Recent News

Latest Phase of Ireland's Tellus Airborne Geophysical Survey Data Released

March 2018 - The Geological Survey Ireland has released geophysical data Sander Geophysics acquired during the spring and summer of 2017, over counties Donegal and Mayo. SGL´s de Havilland Twin Otter (registration C-GSGF) gathered over 46,000 lkm of data using SGL's multi-parameter platform, which includes the high resolution SGFEM four frequency electromagnetic system. Koen Verbruggen, Director of Geological Survey Ireland stated “We’re pleased to have successfully completed the latest phase of Tellus surveying and the high-quality geoscience information is vital to the work carried out by the Geological Survey as well as wider stakeholders in areas of radon prevention, groundwater supplies, mineral exploration and agriculture.” Sander Geophysics looks forward to returning to Ireland this spring to complete the next phase of this important project.

More geological secrets of Ireland’s west and northwest revealed in latest phase of Tellus survey by Geological Survey Ireland

Geological Survey Ireland (, 12 March 2018

Aerial survey of Donegal reveals new findings - data can assist in assessing radon risks

Donegal News (, 12 March 2018

SGL Data Lead to Positive Mineral Results in Ireland

December 2017 - BTU reports exploration success following up on anomalies initially identified from data acquired by Sander Geophysics as part of the Tellus geoscience mapping programme in Ireland. SGL acquired magnetic, radiometric and electromagnetic data for Tellus starting in 2011-12, and between 2015 and 2017 three more surveys were completed. The latest Tellus contract win for Sander Geophysics (see November announcement) means three more years of acquiring these important data in new regions of Ireland starting in 2018.

BTU Galway Gold Update – Exploration Team Discovers New Vein at Lee Target, Galway, Ireland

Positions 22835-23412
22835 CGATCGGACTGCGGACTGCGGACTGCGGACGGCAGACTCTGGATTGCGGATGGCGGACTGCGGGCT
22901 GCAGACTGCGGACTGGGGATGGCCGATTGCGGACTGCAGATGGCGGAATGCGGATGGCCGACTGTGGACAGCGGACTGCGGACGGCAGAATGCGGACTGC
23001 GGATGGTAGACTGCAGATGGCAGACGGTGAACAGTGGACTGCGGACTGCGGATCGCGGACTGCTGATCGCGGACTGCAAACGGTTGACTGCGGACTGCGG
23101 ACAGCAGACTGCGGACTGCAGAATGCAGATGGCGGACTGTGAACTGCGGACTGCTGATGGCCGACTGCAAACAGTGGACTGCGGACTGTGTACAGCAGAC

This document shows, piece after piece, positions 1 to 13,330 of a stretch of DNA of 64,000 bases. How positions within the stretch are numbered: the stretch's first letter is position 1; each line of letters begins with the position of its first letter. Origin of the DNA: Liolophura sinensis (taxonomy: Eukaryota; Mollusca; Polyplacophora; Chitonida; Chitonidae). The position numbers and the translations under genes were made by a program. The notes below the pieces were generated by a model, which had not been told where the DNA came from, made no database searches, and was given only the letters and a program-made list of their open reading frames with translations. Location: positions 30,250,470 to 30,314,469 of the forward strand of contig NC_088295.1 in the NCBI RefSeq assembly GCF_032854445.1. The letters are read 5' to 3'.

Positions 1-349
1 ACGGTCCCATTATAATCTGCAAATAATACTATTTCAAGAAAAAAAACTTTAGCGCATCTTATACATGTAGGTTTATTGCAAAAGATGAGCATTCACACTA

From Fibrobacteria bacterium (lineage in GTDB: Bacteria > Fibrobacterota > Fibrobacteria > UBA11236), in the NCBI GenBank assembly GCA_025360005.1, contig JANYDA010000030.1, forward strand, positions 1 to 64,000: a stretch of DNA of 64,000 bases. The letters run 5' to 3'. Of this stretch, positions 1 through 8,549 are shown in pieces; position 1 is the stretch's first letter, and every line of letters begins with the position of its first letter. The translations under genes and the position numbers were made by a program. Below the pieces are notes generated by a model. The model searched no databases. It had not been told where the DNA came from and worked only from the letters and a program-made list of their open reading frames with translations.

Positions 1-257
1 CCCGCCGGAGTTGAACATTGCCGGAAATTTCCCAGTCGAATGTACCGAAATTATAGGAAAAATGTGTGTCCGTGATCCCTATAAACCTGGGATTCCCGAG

Geology for Investors (, 27 November 2017

Study says methane could be cut for 'near zero' cost, and SGL can help focus those efforts

November 2017 - A recent study from David Tyner and Matthew Johnson, two Carleton University professors, suggests that methane emissions could be significantly reduced for minimal cost. The authors also point out that the actual amount of methane being released is in most instances only estimated, and they say those estimates may be 50% too low. Sander Geophysics offers airborne methane mapping using SGMethane to find and quantify leaks in infrastructure used for producing, processing, storing and transporting natural gas, oil and other hydrocarbons, and to monitor and quantify all sources of methane emissions. SGMethane reveals all sources of significance, irrespective of awareness of infrastructure existence and location. Having this kind of accurate geo-located data allows responsible organizations and governments to focus methane reduction efforts, and work efficiently to reduce large emitters.

Methane could be cut for 'near zero' cost: Carleton study

The Canadian Press, 23 November 2017

Sander Geophysics Awarded Three Year Contract to Fly Multi-Parameter Surveys in Ireland